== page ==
Health care IT: a fast-growing job market

kzPL13hTU9MLlR5ok7L_xNhIu60bfOfCFvpBaxuF0bEThe health care industry is growing at a rapid pace. In May of this year, 47,000 new jobs were added, according to the Bureau of Labor Statistics. And with federal regulation shifts and heightened demand for electronic medical records, information technology (IT) is a linchpin for industry changes. If you currently work in an IT career, or are considering entering IT, take a look at the health care industry for job prospects.

What is Health IT?

Health IT deals with the use of computer and digital technology in medical facilities, including electronic coding and billing systems, electronic medical records, and networks for digital imaging. Health IT professionals enter the field either from a medical background, or from IT experience in another industry.

Most health care employers prefer to hire IT professionals with medical background to provide contextual knowledge and understanding of medical terminology. Some employers provide IT skill training to clinical staff, to build technical understanding on their foundation of medical knowledge. But with increasingly complex IT systems and related work processes, formal IT training may be necessary.

And given recent increases in Health IT needs, many IT professionals with experience in other industries have made the transition to Health IT successfully.

IT professionals: same career, new industry

To move from another industry, an IT professional needs to learn about health care settings, and clearly understand that the primary mission and culture of health care is patient care. While IT may be a major focus in many corporate settings, IT projects often take a back seat to patient care priorities in health care settings. As a lower priority, IT systems may be antiquated and lack integration.

The employees who provide care are also a critical focus of the health care industry, so emphasizing this awareness and its implications will strengthen your job application process. In interviews, you may want to talk about the key players in health care – physicians, nurses, and other clinicians – and assure the interviewer of your commitment to support the quality and efficiency of their work. You may also expand your job-seeking opportunities if you have expertise related to current health care industry changes.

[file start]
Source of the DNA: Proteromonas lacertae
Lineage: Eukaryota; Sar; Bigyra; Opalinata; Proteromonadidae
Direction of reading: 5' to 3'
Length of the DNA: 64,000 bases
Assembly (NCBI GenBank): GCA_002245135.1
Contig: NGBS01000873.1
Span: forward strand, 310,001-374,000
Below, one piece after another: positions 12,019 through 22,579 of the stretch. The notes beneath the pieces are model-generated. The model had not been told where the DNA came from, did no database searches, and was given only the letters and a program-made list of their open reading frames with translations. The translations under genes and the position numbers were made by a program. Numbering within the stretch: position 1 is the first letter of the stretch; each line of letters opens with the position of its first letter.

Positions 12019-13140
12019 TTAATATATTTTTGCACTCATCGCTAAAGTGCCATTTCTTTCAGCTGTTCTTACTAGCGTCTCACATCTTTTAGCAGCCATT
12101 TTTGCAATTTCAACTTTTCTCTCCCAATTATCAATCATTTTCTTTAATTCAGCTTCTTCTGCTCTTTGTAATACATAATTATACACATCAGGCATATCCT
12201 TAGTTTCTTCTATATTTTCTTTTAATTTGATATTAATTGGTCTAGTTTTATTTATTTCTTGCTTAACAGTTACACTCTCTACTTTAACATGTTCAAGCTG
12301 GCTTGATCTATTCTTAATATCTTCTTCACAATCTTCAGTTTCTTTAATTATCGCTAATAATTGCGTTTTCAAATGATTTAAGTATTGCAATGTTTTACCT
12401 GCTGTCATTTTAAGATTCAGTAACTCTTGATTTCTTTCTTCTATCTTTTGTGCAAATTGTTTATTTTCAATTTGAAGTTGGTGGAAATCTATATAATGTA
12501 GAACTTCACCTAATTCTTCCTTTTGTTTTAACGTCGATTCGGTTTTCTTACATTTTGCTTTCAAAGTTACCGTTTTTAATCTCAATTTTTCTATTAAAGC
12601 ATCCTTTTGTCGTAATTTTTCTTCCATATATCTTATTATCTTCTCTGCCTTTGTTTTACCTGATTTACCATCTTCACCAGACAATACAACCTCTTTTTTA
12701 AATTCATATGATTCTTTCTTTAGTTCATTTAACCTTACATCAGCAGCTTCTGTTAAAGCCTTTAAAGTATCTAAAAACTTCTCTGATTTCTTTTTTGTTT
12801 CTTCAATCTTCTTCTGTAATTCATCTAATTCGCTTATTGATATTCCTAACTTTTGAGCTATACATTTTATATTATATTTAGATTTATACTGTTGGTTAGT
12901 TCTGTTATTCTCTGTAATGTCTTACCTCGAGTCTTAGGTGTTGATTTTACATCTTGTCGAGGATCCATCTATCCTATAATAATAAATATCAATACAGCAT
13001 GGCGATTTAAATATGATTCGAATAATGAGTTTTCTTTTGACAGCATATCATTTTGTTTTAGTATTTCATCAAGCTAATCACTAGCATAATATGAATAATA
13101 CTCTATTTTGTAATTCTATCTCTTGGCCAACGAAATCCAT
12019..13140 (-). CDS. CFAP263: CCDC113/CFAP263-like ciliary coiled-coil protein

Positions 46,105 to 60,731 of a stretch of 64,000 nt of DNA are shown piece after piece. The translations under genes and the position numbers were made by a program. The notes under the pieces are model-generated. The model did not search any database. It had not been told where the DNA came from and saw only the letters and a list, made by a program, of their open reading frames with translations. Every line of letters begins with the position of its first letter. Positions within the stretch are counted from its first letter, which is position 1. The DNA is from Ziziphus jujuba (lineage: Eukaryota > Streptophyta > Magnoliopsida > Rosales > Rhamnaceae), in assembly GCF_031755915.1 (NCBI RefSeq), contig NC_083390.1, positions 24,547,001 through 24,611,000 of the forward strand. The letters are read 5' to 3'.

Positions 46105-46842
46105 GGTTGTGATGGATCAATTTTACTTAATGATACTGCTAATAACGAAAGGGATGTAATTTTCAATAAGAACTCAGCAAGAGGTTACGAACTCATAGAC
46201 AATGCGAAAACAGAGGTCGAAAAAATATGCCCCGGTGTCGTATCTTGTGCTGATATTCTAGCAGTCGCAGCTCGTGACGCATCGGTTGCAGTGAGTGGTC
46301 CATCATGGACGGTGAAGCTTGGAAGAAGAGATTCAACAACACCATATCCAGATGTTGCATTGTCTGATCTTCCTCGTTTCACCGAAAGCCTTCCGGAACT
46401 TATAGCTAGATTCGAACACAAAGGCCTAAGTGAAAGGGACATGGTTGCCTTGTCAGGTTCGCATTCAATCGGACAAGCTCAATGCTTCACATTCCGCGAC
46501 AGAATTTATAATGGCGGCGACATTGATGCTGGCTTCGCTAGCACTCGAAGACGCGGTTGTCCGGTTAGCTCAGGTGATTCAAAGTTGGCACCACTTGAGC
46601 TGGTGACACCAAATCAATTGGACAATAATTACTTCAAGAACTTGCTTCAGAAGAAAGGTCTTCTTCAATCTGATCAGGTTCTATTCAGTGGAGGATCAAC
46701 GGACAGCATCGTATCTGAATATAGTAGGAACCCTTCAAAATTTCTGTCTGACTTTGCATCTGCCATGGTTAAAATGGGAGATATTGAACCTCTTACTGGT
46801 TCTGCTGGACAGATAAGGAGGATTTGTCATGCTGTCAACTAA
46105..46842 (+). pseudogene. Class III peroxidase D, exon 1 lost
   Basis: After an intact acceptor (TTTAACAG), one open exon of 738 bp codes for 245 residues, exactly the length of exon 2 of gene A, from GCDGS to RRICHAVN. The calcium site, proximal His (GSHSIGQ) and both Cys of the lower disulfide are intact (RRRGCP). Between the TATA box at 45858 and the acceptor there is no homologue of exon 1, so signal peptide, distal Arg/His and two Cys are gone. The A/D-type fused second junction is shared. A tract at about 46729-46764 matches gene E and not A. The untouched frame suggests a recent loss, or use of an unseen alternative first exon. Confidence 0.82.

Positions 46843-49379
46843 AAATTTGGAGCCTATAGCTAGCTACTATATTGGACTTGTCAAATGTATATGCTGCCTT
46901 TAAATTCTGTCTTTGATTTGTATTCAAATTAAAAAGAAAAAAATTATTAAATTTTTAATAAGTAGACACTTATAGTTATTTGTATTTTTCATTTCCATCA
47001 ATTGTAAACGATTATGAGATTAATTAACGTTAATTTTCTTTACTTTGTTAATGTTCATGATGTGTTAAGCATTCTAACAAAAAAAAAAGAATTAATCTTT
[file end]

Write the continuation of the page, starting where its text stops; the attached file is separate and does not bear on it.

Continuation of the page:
Health IT expertise in demand

  • Information security. The rise in electronic health records and other government requirements have made medical data security and privacy a major focus in health care.
  • Financial reporting systems. Federal requirements target industry billing changes, which present another significant industry challenge and an opportunity for IT development.
  • Performance benchmarking and analytics that support performance reporting. New care delivery models require much clearer data on performance.
  • Clinical expertise. Clinicians moving into IT can expect to see strong demand in nursing informatics, clinical process improvement, and service line analyst occupations.

Regardless of your prior experience, all Health IT job candidates need to meet some basic qualifications.

Getting into Health IT: education and certifications

A bachelor’s degree is the minimum entry level credential for most Health IT jobs, with either a health care-related or IT major. Health care professionals should maintain their clinical licensure and professional certifications, as these may be required or preferred, for IT positions. IT professionals should maintain their credentials as well. Certifications in demand include:

To learn more about IT certifications, visit CareerOneStop’s Certification Finder. Or research both healthcare and IT industries in CareerOneStop’s industry resources.

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